Steven Sorman fully understands this aspect of abstraction, and revels in it. Sorman was born in Minneapolis in 1948 and earned a degree in Fine Arts from the University of Minnesota. A painter by training, Sorman’s print journey began in the early 1970s, when he became interested in woodcuts. Without a press, he had to develop another printing method, rubbing his hand and a stylus on the back of the plate to transfer the ink to paper. Experimenting with printing techniques would eventually become a hallmark of Sorman’s style, which he honed at Echo Press in Indianapolis and later Tyler Graphics Ltd in New York, a premiere printing company which has worked with the likes of Robert Rauschenberg, Roy Lichtenstein, and Helen Frankenthaler. After more than 20 years at Tyler Graphics, Sorman is now recognized as one of the most innovative printmakers of the 20th century. The Fort Wayne Museum of Art is honored to host his archive of over 400 works, donated in memory of fellow artist and friend David Shapiro.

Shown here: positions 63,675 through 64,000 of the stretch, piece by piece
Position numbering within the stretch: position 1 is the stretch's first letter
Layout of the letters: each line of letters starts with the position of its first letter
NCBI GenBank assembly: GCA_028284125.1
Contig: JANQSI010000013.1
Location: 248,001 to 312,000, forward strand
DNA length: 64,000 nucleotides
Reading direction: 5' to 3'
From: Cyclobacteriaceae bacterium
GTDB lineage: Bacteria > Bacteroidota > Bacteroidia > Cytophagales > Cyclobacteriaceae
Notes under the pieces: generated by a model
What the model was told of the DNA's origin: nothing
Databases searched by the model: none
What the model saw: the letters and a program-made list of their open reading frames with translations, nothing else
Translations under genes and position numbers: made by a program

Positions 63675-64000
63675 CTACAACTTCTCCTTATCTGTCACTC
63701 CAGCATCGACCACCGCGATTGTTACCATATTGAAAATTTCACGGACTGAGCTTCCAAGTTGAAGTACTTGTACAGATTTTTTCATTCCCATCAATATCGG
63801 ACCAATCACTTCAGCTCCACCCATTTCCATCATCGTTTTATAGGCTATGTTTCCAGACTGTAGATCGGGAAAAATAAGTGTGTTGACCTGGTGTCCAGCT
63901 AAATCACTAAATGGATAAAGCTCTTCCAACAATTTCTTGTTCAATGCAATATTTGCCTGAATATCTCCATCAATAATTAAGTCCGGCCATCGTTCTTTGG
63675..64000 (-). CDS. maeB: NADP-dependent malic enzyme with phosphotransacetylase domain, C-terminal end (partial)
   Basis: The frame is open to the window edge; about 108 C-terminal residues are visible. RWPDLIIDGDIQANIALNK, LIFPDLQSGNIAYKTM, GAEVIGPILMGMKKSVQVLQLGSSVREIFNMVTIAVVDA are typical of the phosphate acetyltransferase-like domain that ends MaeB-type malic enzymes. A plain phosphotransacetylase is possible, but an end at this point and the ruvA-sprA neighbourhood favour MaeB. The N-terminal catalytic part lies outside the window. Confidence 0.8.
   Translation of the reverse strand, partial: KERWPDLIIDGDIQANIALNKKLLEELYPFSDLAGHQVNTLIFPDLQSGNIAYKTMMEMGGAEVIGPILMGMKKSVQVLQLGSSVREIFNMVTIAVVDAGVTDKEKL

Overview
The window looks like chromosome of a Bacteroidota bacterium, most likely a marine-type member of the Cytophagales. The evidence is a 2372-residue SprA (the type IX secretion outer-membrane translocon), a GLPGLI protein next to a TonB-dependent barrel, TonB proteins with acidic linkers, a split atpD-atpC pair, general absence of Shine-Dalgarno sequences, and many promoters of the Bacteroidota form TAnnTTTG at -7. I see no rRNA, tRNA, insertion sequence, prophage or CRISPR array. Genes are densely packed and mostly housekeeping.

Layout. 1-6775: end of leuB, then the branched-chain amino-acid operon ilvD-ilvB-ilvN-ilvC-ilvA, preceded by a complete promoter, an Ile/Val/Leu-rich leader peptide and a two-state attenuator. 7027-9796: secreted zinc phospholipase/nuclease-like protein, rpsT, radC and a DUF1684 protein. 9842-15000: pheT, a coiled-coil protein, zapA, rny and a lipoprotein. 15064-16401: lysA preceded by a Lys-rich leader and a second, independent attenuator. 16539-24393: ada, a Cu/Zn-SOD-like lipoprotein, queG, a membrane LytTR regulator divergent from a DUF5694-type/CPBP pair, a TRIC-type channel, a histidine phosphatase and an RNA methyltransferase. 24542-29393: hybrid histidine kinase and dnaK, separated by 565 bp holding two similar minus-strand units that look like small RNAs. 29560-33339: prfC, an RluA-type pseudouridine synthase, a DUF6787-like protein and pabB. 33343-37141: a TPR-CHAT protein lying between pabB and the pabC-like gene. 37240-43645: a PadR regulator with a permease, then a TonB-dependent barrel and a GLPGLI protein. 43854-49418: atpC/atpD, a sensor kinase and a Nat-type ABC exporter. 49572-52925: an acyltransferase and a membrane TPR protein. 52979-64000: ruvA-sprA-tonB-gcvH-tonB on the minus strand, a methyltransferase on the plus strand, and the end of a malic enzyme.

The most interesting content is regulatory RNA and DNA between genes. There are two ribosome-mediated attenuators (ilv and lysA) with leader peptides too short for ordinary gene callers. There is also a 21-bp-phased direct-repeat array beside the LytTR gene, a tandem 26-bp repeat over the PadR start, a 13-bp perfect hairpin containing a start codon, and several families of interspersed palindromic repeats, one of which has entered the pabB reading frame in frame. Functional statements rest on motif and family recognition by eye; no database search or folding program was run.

Despite the number of works we have acquired, there is one Sorman beauty that is a personal favorite of mine: after whom, before you. A collaged drawing made up of three rectangular sections: a red top, which takes up about a fourth of the composition; a large multi-colored blue bottom; and a small black panel to the lower right, this works swaths of white meander throughout, sometimes stopping at their respective collaged edges and sometimes flowing through them, uniting the disparate panels together. Loops of other colors also wind organically, mimicking the fluid, curving shapes Sorman is known for. A mixture of hard edges and flowing, bleeding painterly lines keeps things interesting.